The obsession with breathing:
Within the Black Belt Test Guide e-Book, I've included a number of video clips attempting to help students understand the role of breathing in the Uechi system. Unlike some methods where there is an obsession on "when" to breathe, I teach breathing as something that must be practiced at "all" times, with number and types of breaths varying, but never stopping.
Forced heavy breathing is certainly an option and although I don't subscribe to it, some people may find it best for the way they perform kata and drills. In my estimation, no breathing method will compensate for an unfit body. Too often seniors argue over things that only focuses attention on the mundane and insignificant areas of what we are supposed to be teaching. Faulting the Uechi-ryu majority because they don't breath the way others do is silly, especially since fit athletes spend so little time worry how they breathe during intense physical exertion. (Watch Joe Pomfret clip as he "walks the walk". I don't hear a single "heavy" breath as he punches, kicks or grapples. Hmmm. It seems as though some are obsessing about how we can provide the unfit karate student with a magic pill. . . breathe a certain way and you will be superior to those "other" Uechi heretics, who dare to breathe another way.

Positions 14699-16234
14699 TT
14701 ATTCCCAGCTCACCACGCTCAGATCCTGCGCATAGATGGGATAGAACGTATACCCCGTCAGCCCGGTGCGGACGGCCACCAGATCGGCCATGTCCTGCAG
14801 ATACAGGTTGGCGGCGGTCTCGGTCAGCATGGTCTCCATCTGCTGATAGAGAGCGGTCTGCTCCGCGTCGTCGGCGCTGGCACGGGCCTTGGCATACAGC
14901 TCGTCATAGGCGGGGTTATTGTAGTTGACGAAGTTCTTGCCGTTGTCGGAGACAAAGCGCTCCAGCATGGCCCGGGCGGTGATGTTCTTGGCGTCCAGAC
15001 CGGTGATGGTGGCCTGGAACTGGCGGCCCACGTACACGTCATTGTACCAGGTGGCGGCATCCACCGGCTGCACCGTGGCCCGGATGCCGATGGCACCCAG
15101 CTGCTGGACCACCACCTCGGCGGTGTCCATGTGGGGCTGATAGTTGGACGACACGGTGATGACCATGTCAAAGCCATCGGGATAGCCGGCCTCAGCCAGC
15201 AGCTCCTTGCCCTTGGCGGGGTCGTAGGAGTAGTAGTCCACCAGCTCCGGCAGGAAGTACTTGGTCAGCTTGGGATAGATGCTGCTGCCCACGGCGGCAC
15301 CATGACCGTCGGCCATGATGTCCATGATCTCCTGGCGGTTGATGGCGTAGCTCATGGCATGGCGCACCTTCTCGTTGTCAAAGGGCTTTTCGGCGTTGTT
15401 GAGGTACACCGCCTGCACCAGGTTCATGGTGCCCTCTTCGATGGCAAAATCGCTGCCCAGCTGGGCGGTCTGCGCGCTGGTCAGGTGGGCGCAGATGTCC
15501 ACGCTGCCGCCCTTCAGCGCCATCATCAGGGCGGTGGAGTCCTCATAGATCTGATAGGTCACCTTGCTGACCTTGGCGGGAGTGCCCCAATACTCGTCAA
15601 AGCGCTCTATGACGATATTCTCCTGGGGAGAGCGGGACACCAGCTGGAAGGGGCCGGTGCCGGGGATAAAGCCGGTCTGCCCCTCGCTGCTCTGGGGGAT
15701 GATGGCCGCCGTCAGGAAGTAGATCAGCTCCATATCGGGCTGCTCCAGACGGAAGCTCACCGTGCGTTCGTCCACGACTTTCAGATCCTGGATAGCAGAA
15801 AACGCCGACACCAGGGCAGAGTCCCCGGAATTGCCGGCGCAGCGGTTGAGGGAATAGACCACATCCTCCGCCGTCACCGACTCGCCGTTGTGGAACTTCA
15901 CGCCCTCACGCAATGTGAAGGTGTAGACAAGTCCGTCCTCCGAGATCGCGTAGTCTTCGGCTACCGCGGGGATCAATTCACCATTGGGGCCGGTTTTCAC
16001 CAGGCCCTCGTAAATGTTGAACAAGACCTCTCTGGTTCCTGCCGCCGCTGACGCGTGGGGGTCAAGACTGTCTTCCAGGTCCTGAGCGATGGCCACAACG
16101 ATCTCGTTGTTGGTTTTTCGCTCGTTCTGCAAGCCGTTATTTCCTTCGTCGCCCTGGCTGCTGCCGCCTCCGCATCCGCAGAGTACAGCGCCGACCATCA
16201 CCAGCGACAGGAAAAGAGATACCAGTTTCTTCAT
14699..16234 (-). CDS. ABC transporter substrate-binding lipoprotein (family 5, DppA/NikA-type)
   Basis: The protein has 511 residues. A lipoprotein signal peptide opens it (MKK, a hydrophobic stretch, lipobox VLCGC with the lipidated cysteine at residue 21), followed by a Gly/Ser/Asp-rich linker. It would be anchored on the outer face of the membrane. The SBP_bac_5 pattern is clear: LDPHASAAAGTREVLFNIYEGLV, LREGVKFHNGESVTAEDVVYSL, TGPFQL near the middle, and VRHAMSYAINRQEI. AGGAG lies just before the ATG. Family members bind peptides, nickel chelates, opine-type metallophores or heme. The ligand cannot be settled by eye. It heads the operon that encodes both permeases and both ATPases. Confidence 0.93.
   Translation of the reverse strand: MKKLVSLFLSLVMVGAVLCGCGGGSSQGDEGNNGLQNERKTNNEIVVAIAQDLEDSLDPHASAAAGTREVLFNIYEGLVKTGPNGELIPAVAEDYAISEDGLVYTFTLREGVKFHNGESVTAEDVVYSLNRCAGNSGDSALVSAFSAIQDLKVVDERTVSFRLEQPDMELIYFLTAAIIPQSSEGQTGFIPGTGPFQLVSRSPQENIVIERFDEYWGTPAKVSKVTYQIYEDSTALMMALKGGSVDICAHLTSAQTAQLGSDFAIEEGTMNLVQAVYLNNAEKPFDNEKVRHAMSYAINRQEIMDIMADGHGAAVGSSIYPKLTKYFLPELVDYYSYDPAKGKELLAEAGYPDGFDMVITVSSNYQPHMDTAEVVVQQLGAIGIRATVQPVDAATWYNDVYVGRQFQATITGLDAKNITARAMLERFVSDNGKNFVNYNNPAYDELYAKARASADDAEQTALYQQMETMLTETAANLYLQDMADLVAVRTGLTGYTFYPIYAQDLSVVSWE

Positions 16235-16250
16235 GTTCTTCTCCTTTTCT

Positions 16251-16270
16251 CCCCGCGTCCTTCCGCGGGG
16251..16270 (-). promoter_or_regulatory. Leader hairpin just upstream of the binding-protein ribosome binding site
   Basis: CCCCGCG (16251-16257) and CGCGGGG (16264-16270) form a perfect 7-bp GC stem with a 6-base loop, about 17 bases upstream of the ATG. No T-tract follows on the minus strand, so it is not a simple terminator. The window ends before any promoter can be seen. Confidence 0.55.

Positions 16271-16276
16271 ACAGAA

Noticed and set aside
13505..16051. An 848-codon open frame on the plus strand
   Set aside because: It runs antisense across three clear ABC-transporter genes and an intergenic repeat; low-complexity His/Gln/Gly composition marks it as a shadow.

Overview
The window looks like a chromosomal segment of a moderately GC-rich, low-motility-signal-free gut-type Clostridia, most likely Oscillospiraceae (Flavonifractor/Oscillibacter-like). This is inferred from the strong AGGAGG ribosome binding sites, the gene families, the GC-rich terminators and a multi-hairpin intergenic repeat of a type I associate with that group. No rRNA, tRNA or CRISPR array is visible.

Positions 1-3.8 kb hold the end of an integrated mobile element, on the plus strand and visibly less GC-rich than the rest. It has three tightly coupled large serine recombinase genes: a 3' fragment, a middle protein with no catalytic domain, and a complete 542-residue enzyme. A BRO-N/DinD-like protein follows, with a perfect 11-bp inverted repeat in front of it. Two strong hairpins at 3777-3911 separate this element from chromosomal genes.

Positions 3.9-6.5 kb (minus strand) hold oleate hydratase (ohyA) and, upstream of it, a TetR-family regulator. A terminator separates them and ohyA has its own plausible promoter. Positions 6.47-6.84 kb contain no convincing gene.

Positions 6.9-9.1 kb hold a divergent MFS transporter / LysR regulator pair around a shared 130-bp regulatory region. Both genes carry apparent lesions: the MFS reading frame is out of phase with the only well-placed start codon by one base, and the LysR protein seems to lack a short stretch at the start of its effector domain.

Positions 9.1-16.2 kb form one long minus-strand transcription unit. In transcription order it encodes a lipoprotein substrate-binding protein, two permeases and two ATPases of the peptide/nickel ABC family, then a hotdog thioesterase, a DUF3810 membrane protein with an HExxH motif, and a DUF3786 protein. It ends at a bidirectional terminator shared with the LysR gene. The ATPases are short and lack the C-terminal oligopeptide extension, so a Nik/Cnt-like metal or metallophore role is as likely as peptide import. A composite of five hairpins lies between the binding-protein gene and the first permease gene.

Since Uechi-ryu comes from Fuzhou, China, I thought this first clip of another version of a Fuzhou Sanchin might be in order. (Taken by Simon Lailey) Of course I also have this same teacher performing other kata where he is exhaling during a thrust. Perhaps Sanchin is, as I've been preaching for many years, a drill/set that "breaks" with the conventional and teaches the student to breathe where normally the student "locks" up and holds his breath, but in action, the student trained in the Fuzhou Sanchin method, breathes naturally and continually. Of course, this all takes some "thinking out of the box", which is difficult. Often it is easier to just follow the crowd and not have to think or be different.
The second clip was also taken in Fuzhou China, of a very strong, well conditioned martial art athlete. Note no "heavy" breathing. . . just well conditioned athletic movements. Perhaps we should focus a bit more on what is really important and not simply look to ridicule people who dare to be different.
Don't be intimidated by people who follow a different path. Think for yourself and most importantly. . . Don't sell your Uechi-ryu short!
George E. Mattson
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